A random walk through recent economic, market and business headlines: September 1, 2015

“A man who carries a cat by the tail learns something he can learn in no other way.” – Mark Twain

Don’t call PETA. It’s just an old Wall Street expression. Nobody takes it literally. We’re referring to the “Dead Cat Bounce.”

Following last Monday’s market selloff, more than one analyst suggested the recovery at the end of the week might be a classic “Dead Cat Bounce.”

Caution: this explanation of this Wall Street expression may be disturbing to some readers, especially those who own stocks.

Nobody knows for sure who coined the phrase, but the concept is gruesome and graphic: if a cat jumps from the top of the New York Stock Exchange, the unfortunate feline won’t survive the fall. The cartoon above illustrates the end result. The hypothetical cat will bounce, at least a little bit anyway. The expression Dead Cat Bounce is commonly used to describe a reflex market rally after a big selloff.

Below: three charts.

The Crash of 1929

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The market lost 13% on Black Monday (October 28, 1929) and 12% more on Black Tuesday (the 29th). But the next day, October 30, the market bounced back up, regaining 12% and recovering all of Black Tuesday’s losses. A nice recovery, but we all know that cat was a goner. The market didn’t get back to 1929 prices until 1955.

The Crash of ‘87

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The market dropped 22.6% during the one-day selloff October 19, 1987. The ‘87 cat had nine lives: the crash lows were tested several times in the months following the selloff, but within eleven months the market had recovered.

And now…the Market “Event” of August 24, 2015

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The chart above illustrates the Dow’s performance for the last six months, followed by last week’s Late Unpleasantness. The August 24 drop broke one-day records as measured by the number of points (-1089), but not in percentages. At its lowest point, the Dow Industrial Average was down 6.7%.
Which begs the question: is last week’s cat still alive?
With the economy showing resilience, and the calendar moving toward times of seasonal strength, we’re guessing this cat has a few lives yet.

Comment: But hoping for softer landings.

Random stories that may not have been noticed during last week’s stock market excitement:

Treasury bills, notes and bonds “decoupled” from the stock market last week. It almost never happens this way. You know the drill: nervous investors sell stocks and move their money into safe havens such as U.S. Treasury instruments. Those safe instruments go up in value, while the stock market goes down. Flight to quality. Yields drop. But for some reason, that’s not what happened last week. Yields dropped below 2% briefly during the market collapse then, as Barron’s described it, yields “popped above that mark like a beach ball released after being held under the water”.
Traders believe bond prices dropped because the Chinese government – desperate to shore-up their own economy – sold a chunk of their U.S. Treasury bonds. The Chinese currently hold approximately $1.2 trillion of our debt.
Comment: Interestingly the Japanese have been aggressively buying up our bonds this year, and may now own more U.S. debt than the Chinese (source: U.S. Treasury).

Chipotle Mexican Grill announced plans to hire 4000 workers on one single day in September.
That day is next Wednesday. On September 9, Chipotle will embark on a one-day hiring spree and increase its work force by 7%. Chipotle is struggling to staff their restaurants, a problem common to all fast food chains. The pool of available workers is shrinking, while the number of chains is increasing. Chipotle decided to quit fooling around with staffing and knock it out in one big day.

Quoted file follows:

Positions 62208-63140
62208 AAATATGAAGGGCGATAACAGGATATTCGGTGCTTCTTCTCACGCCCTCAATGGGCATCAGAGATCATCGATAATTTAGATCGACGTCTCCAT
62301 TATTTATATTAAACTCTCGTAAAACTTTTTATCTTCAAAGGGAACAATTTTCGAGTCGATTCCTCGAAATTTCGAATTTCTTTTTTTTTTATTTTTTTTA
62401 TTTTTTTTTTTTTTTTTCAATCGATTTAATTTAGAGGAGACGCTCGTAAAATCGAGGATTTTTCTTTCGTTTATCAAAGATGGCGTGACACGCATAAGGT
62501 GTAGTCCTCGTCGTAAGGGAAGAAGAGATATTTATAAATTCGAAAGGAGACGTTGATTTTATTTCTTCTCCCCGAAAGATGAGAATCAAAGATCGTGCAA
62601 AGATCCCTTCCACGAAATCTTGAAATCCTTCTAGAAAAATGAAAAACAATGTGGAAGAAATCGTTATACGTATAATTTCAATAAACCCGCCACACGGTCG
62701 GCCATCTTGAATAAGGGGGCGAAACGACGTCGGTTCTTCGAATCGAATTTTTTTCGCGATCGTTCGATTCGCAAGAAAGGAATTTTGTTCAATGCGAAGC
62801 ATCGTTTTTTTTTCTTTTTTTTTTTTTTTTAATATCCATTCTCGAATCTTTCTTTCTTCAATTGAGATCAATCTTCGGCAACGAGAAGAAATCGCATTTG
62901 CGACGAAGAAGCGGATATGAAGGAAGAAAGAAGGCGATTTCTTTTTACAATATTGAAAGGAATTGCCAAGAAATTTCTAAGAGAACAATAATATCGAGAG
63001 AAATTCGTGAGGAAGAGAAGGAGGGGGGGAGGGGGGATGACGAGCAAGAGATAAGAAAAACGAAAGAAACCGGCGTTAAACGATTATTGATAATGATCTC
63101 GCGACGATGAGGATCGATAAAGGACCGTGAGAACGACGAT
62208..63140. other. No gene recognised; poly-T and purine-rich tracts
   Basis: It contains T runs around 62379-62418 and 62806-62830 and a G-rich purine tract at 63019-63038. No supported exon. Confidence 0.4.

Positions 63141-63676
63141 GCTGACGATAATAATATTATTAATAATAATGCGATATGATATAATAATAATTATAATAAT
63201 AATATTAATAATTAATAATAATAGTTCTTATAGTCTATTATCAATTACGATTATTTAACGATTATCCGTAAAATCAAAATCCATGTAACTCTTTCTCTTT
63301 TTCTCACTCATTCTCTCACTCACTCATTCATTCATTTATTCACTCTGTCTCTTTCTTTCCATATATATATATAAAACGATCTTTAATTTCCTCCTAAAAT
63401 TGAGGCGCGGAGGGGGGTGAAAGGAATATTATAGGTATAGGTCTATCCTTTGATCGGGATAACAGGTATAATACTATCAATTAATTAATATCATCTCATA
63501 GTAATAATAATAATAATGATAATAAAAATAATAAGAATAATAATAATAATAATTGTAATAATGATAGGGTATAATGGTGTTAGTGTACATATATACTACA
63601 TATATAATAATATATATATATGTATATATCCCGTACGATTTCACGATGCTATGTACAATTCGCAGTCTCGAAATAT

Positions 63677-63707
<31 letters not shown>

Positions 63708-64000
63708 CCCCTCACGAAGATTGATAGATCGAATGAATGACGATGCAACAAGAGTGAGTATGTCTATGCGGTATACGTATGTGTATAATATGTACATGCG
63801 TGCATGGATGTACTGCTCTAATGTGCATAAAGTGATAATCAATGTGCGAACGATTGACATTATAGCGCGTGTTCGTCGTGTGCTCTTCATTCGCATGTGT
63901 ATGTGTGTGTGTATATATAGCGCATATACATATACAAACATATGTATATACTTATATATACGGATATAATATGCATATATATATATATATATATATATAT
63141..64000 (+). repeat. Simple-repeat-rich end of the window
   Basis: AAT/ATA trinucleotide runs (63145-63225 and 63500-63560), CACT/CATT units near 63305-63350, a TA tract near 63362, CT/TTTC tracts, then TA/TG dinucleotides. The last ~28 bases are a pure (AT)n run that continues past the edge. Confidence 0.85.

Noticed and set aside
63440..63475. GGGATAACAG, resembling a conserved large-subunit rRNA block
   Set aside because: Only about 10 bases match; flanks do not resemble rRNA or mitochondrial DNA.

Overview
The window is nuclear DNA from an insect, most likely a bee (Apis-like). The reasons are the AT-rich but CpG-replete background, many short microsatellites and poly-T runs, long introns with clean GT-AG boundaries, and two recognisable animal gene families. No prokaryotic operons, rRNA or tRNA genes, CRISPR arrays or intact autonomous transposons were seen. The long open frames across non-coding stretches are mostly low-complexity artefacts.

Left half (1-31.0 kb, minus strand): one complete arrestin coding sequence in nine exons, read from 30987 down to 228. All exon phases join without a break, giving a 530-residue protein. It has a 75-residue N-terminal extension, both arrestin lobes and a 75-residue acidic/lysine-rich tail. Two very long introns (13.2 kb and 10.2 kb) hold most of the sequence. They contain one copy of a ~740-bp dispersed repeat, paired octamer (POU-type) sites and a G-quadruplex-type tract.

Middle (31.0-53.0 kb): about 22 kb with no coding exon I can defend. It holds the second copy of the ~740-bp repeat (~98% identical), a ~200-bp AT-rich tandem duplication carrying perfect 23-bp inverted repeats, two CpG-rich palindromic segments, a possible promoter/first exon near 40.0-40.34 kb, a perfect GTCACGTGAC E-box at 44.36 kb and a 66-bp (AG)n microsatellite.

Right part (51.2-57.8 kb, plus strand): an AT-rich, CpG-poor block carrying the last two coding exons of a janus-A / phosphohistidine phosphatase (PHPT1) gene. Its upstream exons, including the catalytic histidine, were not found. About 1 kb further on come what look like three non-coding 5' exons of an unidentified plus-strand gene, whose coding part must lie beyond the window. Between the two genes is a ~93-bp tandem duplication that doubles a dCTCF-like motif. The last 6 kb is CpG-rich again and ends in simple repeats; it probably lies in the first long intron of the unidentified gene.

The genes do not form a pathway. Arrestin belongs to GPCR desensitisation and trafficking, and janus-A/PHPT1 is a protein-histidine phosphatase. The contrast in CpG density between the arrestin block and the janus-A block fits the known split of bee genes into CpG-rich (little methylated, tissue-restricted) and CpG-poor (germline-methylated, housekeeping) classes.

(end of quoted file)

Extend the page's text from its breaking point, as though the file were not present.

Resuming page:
Chipotle is said to be more selective than other chains, requiring candidates to demonstrate 13 traits, which include curiosity, ambition and honesty.
Chipotle employees start out earning more than $10 an hour, and can earn up to $53,000 a year as “apprentices”. Superstar store managers have the opportunity to earn $133,000 a year.
Comment: That’s a lot of guacamole!

SkyMall was given permission to dissolve by U.S. Bankruptcy Courts last week. Say it ain’t so! But fear not, fellow SkyMall devotees, this trip has not been cancelled: the remaining SkyMall assets have been purchased by C&A Marketing and SkyMall is now back in business. C&A has reduced the number of quirky products in the catalog (darn it), and hopes to offer travelers a more practical product line.
We visited the new SkyMall’s website and were encouraged to at least find at least one quirky product: a Fiat 500 computer mouse.

Fiat mouse: $49. Who doesn’t want one of these?

Comment: And they still sell the full-sized bronze yeti statue.

Bottled water demand increased 7% last year, according to industry watcher Beverage Marketing Crop. Water sales are expected to overtake soda sales by 2017.

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Coca-Cola and PepsiCo are likely to be hardest hit by the increase in water sales. Both companies sell water – Dasani and Aquafina, respectively – but the profits are higher in soda.
Water is already outselling a few big-name soft drink brands. For example Nestle SA waters (Pure Life, Poland Springs) exceed sales of Dr. Pepper.

Comment: For the record, we in the South don’t call it “soda” (or, even worse, “pop”). We call it Coke.

Watching the Tape is a compilation of news, observations and views written and edited by Bill Kibler, Senior VP, FinTrust Investment Advisors, bkibler@fintrustadvisors.com. Information is provided by sources believed to be reliable, but FinTrust is not responsible for accuracy. The information herein is not a recommendation to buy or sell any security. Past results are no indication of future performance.